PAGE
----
What causes Seasonal Affective Disorder (SAD)?
SAD is a type of depression, but the exact causes of it remain largely unknown. It typically begins and ends at the same time each year and so there are certain factors that are believed to play a part.
While the causes of SAD of not fully understood, it is known that a higher percentage of females suffer from it compared to men. There could also be links to family history and a greater number of cases in people who have another form of depression or a bipolar disorder.
The reduced levels of sunlight during autumn and winter may disrupt your biological clock, known as your circadian rhythm.
Less sunlight during the daytime means that less light hits the back of the eye. When light hits the back of the eye, messages are sent to the parts of the brain that controls appetite, sleep, mood, activity and sex drive, so if you are not getting enough light, it could cause adverse effects, such as SAD.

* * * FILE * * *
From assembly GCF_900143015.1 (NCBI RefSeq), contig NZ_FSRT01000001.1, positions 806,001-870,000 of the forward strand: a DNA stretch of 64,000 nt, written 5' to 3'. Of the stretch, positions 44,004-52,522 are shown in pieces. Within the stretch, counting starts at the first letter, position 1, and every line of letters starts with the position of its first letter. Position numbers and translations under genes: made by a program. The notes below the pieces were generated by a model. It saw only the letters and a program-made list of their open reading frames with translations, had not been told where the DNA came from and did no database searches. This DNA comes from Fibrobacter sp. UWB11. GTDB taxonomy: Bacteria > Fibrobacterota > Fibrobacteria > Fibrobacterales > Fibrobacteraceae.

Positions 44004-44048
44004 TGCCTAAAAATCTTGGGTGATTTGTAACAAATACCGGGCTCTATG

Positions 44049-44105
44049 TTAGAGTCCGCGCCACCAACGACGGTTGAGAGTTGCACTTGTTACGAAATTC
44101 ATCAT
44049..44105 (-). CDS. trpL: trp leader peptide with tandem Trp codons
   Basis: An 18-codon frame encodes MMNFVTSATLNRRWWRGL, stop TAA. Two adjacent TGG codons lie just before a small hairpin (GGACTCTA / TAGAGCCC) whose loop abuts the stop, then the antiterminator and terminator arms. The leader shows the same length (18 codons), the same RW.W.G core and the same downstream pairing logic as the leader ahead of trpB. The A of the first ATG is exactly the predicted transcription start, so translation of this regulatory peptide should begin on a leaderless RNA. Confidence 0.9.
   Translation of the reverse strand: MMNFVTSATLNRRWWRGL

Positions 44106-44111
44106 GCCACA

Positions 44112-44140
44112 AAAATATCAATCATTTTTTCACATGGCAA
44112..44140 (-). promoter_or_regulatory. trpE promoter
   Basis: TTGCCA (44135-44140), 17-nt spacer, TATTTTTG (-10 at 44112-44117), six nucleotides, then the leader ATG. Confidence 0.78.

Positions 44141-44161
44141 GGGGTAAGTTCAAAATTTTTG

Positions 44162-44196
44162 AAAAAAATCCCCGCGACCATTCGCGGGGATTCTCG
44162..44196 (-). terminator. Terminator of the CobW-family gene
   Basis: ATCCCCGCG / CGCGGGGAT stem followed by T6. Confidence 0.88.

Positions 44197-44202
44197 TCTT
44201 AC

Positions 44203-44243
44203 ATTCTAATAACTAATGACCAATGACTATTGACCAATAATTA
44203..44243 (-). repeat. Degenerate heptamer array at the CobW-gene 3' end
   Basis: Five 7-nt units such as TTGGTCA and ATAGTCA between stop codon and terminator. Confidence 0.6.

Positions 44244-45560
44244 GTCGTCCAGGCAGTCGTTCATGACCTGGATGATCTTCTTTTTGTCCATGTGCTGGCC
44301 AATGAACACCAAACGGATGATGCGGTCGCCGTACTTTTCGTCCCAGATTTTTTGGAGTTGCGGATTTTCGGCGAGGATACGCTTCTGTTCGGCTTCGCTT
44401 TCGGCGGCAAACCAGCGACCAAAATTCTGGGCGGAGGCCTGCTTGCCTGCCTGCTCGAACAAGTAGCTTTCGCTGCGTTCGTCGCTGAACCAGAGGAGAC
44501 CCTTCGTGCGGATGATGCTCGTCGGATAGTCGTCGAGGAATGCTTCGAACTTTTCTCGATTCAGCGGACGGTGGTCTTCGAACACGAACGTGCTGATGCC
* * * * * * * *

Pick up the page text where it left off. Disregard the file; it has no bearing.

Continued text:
As the condition only affects some people and not others, it seems that some people may need more light than others, in order to keep their biological clock in order.
Low serotonin levels
The brain chemical (neurotransmitter) serotonin is known to affect your mood, sleep and appetite, so a drop in serotonin levels in your body due to a lack of sunlight may be one of the causes of SAD.
High melatonin levels
When it is dark, the body creates melatonin, and this helps us sleep. People with SAD may produce more melatonin than others, contributing to SAD.
Reverse Seasonal Affective Disorder
The onset of autumn and winter usually triggers SAD, but it may also be triggered by the opposite seasons. In these rarer cases, Reverse Seasonal Affective Disorder, or summer depression, results in depression during spring and summer.